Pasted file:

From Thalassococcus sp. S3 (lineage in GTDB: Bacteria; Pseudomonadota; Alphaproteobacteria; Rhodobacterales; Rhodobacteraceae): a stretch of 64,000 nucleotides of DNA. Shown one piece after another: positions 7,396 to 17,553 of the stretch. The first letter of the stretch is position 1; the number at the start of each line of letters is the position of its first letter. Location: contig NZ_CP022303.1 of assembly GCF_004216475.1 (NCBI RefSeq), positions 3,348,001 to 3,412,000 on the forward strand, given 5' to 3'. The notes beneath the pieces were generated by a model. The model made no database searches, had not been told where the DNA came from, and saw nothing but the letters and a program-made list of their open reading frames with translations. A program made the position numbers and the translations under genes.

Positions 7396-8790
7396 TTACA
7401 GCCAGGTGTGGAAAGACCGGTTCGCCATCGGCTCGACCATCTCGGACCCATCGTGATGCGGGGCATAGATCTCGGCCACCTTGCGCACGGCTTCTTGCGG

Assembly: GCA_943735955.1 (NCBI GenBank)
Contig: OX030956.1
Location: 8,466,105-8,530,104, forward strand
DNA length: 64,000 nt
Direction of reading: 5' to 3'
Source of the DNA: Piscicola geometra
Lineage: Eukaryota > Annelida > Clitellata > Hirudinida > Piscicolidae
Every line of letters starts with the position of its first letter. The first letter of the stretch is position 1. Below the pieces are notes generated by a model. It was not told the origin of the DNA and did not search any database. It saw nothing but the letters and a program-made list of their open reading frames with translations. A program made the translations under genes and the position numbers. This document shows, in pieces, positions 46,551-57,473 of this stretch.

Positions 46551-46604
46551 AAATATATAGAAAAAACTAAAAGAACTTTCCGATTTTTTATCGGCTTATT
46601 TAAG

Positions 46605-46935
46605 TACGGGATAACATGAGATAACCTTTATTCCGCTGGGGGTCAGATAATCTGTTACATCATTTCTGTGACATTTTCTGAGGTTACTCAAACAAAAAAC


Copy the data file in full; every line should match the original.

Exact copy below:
From Thalassococcus sp. S3 (lineage in GTDB: Bacteria; Pseudomonadota; Alphaproteobacteria; Rhodobacterales; Rhodobacteraceae): a stretch of 64,000 nucleotides of DNA. Shown one piece after another: positions 7,396 to 17,553 of the stretch. The first letter of the stretch is position 1; the number at the start of each line of letters is the position of its first letter. Location: contig NZ_CP022303.1 of assembly GCF_004216475.1 (NCBI RefSeq), positions 3,348,001 to 3,412,000 on the forward strand, given 5' to 3'. The notes beneath the pieces were generated by a model. The model made no database searches, had not been told where the DNA came from, and saw nothing but the letters and a program-made list of their open reading frames with translations. A program made the position numbers and the translations under genes.

Positions 7396-8790
7396 TTACA
7401 GCCAGGTGTGGAAAGACCGGTTCGCCATCGGCTCGACCATCTCGGACCCATCGTGATGCGGGGCATAGATCTCGGCCACCTTGCGCACGGCTTCTTGCGG

Assembly: GCA_943735955.1 (NCBI GenBank)
Contig: OX030956.1
Location: 8,466,105-8,530,104, forward strand
DNA length: 64,000 nt
Direction of reading: 5' to 3'
Source of the DNA: Piscicola geometra
Lineage: Eukaryota > Annelida > Clitellata > Hirudinida > Piscicolidae
Every line of letters starts with the position of its first letter. The first letter of the stretch is position 1. Below the pieces are notes generated by a model. It was not told the origin of the DNA and did not search any database. It saw nothing but the letters and a program-made list of their open reading frames with translations. A program made the translations under genes and the position numbers. This document shows, in pieces, positions 46,551-57,473 of this stretch.

Positions 46551-46604
46551 AAATATATAGAAAAAACTAAAAGAACTTTCCGATTTTTTATCGGCTTATT
46601 TAAG

Positions 46605-46935
46605 TACGGGATAACATGAGATAACCTTTATTCCGCTGGGGGTCAGATAATCTGTTACATCATTTCTGTGACATTTTCTGAGGTTACTCAAACAAAAAAC